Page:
Cathedral Lakes and the Fat Dog 120: Part 1

Having spent ample time running up and down Frosty Mountain and the Skyline Trail in Manning Park these past few summers, it would have been virtually impossible to not have at least heard of the adjacent Cathedral Lakes Provincial Park & Protected Area.  Topping out at 2426 meters/7959 feet, Frosty Mountain is arguably the best alpine hiking trail in Manning Park, but I’ve been itching to explore some other options in the area.  Inside Manning, I’ve been planning to run/hike Goat Mountain and Poland Lake, and just west of the park there’s also Mt. Outram, which climbs over 1500 meters to top out at over 2500 m. But it wasn’t until I started prepping to crew a friend for the Fat Dog 120 that the area which straddles the geographical divide between the Cascades and the much more arid Okanagan popped out at me.

Continued on RunSkiDrink, Andy’s and my new site.

Wells Gray: Trophy Meadows & Mountains

I’ve been itching to get out to Trophy Mountain in Wells Gray for a couple of years, and after multiple cancelations due to bad weather, I finally got my chance at the end of July.  As an alpine, backcountry destination, the Trophies have a bit of everything.  Our plan was to run the trail to Trophy Meadows, continuing onward to Plateau of the Lakes, up the col between Long Hill and Trophy 2, along the ridge line past Cwem Cwem lake to Trophy 1, and from there, using some directions from local trails expert Doug Smith, a GPS, and a bit of luck, to pick a route back via Plateau of the Lakes.  (The Backcountry Mapbook for the BC Interior/Thompson-Nicola has an excellent map of this area that includes topographical features, access roads, and trails.)  The alpine flower show in Trophy Meadows was in full bloom; much of the route above tree-line, and the ridge to Trophy 1, a Class 3 scramble.

Unfortunately, around half an hour into our run, I felt something tugging in my right calf and within a couple of minutes, it was pretty clear to me that although the pull felt relatively insignificant, continuing to run would be disastrous.  We power-hiked the rest of the way into the meadows, beyond which the trail became mostly un-runnable anyhow.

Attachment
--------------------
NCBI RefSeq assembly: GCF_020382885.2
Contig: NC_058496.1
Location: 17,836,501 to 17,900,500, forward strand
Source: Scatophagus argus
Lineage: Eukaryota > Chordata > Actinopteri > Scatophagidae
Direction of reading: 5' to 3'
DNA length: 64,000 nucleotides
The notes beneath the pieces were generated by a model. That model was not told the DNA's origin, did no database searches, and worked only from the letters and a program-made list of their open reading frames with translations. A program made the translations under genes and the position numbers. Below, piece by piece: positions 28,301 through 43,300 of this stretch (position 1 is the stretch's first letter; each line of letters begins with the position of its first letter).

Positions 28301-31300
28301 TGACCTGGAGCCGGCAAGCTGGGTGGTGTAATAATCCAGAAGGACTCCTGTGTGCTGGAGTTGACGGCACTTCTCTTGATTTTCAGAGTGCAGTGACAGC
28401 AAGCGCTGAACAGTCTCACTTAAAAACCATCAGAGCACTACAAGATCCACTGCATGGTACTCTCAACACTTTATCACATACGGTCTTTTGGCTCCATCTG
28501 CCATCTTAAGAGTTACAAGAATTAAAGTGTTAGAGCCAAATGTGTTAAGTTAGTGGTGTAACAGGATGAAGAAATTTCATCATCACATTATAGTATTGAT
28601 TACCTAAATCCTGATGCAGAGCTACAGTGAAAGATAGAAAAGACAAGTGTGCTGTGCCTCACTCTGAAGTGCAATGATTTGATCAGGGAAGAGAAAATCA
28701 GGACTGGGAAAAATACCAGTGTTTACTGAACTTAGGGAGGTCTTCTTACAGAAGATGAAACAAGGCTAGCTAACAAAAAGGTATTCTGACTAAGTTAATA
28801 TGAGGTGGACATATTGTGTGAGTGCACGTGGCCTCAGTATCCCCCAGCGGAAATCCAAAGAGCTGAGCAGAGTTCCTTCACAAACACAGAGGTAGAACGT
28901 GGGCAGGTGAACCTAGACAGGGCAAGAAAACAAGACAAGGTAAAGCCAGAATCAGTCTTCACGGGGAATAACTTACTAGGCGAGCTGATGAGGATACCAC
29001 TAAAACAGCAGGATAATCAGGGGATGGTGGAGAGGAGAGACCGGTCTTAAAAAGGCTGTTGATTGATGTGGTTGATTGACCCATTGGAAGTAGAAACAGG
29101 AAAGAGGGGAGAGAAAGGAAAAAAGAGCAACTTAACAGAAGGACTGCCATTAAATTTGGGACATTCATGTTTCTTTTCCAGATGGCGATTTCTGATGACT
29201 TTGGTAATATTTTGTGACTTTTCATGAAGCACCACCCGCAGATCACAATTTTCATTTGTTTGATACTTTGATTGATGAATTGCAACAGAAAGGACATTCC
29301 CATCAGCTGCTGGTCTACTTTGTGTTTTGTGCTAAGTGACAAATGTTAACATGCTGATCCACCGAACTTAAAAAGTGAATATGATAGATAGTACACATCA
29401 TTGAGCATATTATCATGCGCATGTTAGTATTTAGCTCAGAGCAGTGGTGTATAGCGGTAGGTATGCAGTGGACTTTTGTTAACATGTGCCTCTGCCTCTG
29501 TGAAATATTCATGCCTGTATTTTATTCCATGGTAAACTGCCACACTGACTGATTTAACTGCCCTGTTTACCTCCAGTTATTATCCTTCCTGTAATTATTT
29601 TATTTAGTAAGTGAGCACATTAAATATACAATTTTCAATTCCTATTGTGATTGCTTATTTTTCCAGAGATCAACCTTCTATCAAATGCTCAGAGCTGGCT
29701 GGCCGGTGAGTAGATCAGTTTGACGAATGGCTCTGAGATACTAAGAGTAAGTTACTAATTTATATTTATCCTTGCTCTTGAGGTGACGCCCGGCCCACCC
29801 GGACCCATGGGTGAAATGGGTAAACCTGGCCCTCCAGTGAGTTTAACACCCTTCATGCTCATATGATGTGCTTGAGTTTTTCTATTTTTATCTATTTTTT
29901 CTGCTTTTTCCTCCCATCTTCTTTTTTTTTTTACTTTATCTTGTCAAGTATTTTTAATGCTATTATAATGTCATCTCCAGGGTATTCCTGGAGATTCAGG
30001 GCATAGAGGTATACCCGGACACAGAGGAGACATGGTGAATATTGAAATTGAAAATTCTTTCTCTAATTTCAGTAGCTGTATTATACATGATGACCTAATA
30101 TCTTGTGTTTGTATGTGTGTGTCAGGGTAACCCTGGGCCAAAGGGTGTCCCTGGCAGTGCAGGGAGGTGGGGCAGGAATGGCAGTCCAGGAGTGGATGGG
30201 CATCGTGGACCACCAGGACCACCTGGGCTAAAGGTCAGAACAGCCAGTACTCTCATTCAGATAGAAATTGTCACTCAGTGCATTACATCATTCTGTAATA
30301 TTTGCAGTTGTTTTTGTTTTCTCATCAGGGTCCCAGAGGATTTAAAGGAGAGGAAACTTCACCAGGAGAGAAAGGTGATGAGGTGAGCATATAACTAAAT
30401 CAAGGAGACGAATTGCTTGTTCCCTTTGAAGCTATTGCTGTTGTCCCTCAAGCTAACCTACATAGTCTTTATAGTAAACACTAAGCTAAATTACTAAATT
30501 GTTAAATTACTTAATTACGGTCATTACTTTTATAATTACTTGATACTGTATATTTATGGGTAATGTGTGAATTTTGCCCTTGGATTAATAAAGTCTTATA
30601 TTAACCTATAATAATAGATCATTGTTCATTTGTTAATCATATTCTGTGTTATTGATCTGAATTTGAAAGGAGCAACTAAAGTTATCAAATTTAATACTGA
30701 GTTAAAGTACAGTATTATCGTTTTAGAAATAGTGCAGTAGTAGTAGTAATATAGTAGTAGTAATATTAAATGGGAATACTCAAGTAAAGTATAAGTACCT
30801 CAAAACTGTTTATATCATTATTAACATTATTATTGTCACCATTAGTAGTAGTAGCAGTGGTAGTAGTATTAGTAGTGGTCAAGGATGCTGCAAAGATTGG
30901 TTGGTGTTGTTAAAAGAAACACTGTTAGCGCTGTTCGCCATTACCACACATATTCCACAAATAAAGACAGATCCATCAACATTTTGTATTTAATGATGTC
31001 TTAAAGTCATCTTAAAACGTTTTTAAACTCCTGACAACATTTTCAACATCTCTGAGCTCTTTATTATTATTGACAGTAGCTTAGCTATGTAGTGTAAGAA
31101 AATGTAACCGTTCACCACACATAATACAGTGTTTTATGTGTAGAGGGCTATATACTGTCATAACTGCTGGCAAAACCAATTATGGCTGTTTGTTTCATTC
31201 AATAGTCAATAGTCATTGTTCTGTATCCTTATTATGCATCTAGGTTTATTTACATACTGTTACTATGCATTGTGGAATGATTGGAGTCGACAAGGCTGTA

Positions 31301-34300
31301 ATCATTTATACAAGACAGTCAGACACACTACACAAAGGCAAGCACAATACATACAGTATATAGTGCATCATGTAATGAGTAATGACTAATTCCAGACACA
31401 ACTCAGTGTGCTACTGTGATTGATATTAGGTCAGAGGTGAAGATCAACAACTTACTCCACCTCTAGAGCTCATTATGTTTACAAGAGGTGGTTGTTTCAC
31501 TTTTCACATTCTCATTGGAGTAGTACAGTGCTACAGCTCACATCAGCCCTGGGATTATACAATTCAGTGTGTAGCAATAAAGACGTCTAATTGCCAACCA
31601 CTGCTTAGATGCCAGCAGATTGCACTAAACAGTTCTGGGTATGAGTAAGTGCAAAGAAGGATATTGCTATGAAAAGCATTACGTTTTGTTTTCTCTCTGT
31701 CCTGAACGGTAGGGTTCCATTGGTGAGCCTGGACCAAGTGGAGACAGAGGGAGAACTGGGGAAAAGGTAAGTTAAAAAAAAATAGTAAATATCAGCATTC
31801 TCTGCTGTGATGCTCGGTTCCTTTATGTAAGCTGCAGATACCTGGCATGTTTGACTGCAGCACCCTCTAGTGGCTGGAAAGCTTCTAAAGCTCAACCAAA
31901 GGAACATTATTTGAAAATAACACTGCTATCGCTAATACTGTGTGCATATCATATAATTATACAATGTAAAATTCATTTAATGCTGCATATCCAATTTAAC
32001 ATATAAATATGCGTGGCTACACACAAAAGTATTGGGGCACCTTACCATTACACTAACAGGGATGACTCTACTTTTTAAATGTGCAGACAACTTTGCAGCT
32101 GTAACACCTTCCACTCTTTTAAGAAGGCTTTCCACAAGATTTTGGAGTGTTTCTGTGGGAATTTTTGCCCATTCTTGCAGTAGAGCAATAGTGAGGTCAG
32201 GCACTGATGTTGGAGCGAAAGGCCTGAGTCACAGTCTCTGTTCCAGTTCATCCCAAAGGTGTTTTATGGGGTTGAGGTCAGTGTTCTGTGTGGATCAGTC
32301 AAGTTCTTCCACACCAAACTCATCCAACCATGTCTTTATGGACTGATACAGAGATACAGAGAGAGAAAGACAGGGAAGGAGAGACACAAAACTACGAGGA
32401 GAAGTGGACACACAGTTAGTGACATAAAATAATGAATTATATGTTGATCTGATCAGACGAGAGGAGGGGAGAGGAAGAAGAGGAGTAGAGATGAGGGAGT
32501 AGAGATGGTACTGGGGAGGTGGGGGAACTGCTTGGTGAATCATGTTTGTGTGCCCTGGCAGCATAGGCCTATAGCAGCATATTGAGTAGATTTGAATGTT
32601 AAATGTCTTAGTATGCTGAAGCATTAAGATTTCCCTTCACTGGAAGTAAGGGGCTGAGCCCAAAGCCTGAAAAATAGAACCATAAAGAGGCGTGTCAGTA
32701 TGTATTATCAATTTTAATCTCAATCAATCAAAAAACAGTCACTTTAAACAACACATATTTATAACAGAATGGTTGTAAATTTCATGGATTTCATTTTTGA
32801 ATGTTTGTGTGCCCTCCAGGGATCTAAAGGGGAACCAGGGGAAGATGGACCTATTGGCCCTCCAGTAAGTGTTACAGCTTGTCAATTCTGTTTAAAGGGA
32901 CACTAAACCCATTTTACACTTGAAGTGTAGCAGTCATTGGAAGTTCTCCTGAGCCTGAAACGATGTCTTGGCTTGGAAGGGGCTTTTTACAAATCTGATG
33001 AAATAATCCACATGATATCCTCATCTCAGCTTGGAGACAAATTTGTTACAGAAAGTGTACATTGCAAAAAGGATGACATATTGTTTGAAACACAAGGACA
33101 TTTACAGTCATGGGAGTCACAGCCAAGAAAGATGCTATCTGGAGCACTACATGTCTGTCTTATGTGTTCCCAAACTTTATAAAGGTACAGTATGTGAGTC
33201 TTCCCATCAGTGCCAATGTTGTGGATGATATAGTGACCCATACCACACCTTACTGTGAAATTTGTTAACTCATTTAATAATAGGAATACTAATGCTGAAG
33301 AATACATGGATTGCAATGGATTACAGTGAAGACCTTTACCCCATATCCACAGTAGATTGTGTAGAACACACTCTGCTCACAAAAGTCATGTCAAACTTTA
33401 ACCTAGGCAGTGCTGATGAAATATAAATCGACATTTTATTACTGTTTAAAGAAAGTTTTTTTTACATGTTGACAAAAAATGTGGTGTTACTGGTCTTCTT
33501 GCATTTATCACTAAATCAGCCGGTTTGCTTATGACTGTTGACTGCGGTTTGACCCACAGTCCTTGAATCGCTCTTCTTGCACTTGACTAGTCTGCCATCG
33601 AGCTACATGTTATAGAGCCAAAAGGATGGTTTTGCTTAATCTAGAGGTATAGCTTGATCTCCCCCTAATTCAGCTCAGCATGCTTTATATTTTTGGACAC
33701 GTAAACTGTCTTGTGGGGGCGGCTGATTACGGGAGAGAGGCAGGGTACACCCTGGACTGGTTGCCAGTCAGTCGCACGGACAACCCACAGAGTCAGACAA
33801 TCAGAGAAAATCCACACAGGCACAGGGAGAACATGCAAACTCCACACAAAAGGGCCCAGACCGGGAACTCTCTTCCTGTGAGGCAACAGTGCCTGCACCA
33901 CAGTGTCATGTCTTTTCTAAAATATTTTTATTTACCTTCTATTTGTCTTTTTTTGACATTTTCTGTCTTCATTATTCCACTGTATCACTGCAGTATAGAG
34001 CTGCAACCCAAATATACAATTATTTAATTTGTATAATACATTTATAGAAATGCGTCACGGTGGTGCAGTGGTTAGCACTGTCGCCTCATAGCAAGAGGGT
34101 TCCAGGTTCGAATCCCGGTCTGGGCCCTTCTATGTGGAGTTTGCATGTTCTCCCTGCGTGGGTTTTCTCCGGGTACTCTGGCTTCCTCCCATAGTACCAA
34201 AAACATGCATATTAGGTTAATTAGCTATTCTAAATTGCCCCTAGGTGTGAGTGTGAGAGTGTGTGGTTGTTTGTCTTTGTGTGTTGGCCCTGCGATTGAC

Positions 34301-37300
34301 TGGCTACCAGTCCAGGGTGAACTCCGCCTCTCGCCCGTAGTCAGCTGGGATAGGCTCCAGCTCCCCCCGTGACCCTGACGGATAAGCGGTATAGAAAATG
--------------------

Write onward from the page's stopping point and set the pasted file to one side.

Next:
Sooner or later, most runners have to sit a few weeks (or months) out due to an injury of some kind.  Thankfully, at least until now, I’ve had luck on my side.  Apart from a bit of achilles tendonitis, which goes away if I stretch properly and use my orthotics, and one brief bout of IT band syndrome a few years back when I ran a 50k race without training for the distance, I don’t seem to get injured.  And I run quite a bit – typically 5 days a week for between 1-1.5 hours, with a longer run every other weekend or so.  I do try to be vigilant about prevention: I have an elaborate stretching regime, am careful to limit speed and other quality workouts, keeping most of my running at an easy aerobic pace, and I do pay attention to things like quality nutrition and sleep.

So what happened?  I’ve gotten a bit lazy about stretching as much as I used to; I’ve been pretty carefree about running this spring/summer – planning less & doing pretty much whatever I’ve feel like in the moment.  I’ve cared less (not at all) about “training” for specific races this year, and more about keeping it fun and spontaneous.  In doing so, I accidentally ramped up both quality and distance at the same time – a surefire formula for getting injured.

Getting injured in the backcountry can also, obviously, be dangerous.  I’ve noticed quite a range of preparedness (and lack thereof) among the folks I’ve done longer backcountry runs with, and it’s worth emphasizing that in places like Wells Gray, where, if you break a leg somewhere off-trail (as any of us could have in an unstable boulder field we crossed), it could be hours or even a day before SAR finds you.  For me, it goes without saying that a (summer) trip into the alpine necessitates, at a bare minimum: a shell, gloves, warm hat, sunglasses, sunscreen, emergency blanket, headlamp, water purification tablets (or a filter), at least a liter of water (more if you’re going somewhere without streams), some first aid essentials, lots of extra food, a knife and a whistle.  On hikes, I also typically bring a puffy and hand warmers, as I get post-exercise hypothermia pretty quickly whenever I stop for more than a minute or two, and I sometimes also bring rain pants.  Mountain weather changes quickly and it’s easy to get caught in unexpected rain or hail.  Andy also has a SPOT which is a great device for getting emergency help via satellite, and for letting others know when you’ve arrived at your destination safely. Furthermore, I tend to bring bear spray and/or bear bangers, at least in places like Wells Gray where I know there are significant grizzly populations.  This tends to generate some eye-rolling, but rather than get into “the great bear debate”, I’ll just say that I’ve heard enough first-hand stories from folks who’ve used it effectively to say that for me, when in grizzly country, it’s worth the added weight.

Cwem Cwem Lake

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Trophy Meadows with Raft Mountain in the distance

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Me watching Natalee and Todd scramble up a long rock slab.  Yep, that’s a bug net on my head.  (The sticky rubber soles on my new La Sportiva Bushidos would have been killer on that slab.)IMG_2193

Andy picking his way down to Cwem Cwem LakeIMG_2179 (1)

Todd, Natalee and Andy approaching Cwem Cwem LakeIMG_2181 (1)

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Todd and Natalee scrambling the ridge between Trophy 1 and 2IMG_2172

Me on the ridge between Trophy 1 and 2IMG_2169

 

Rogers Pass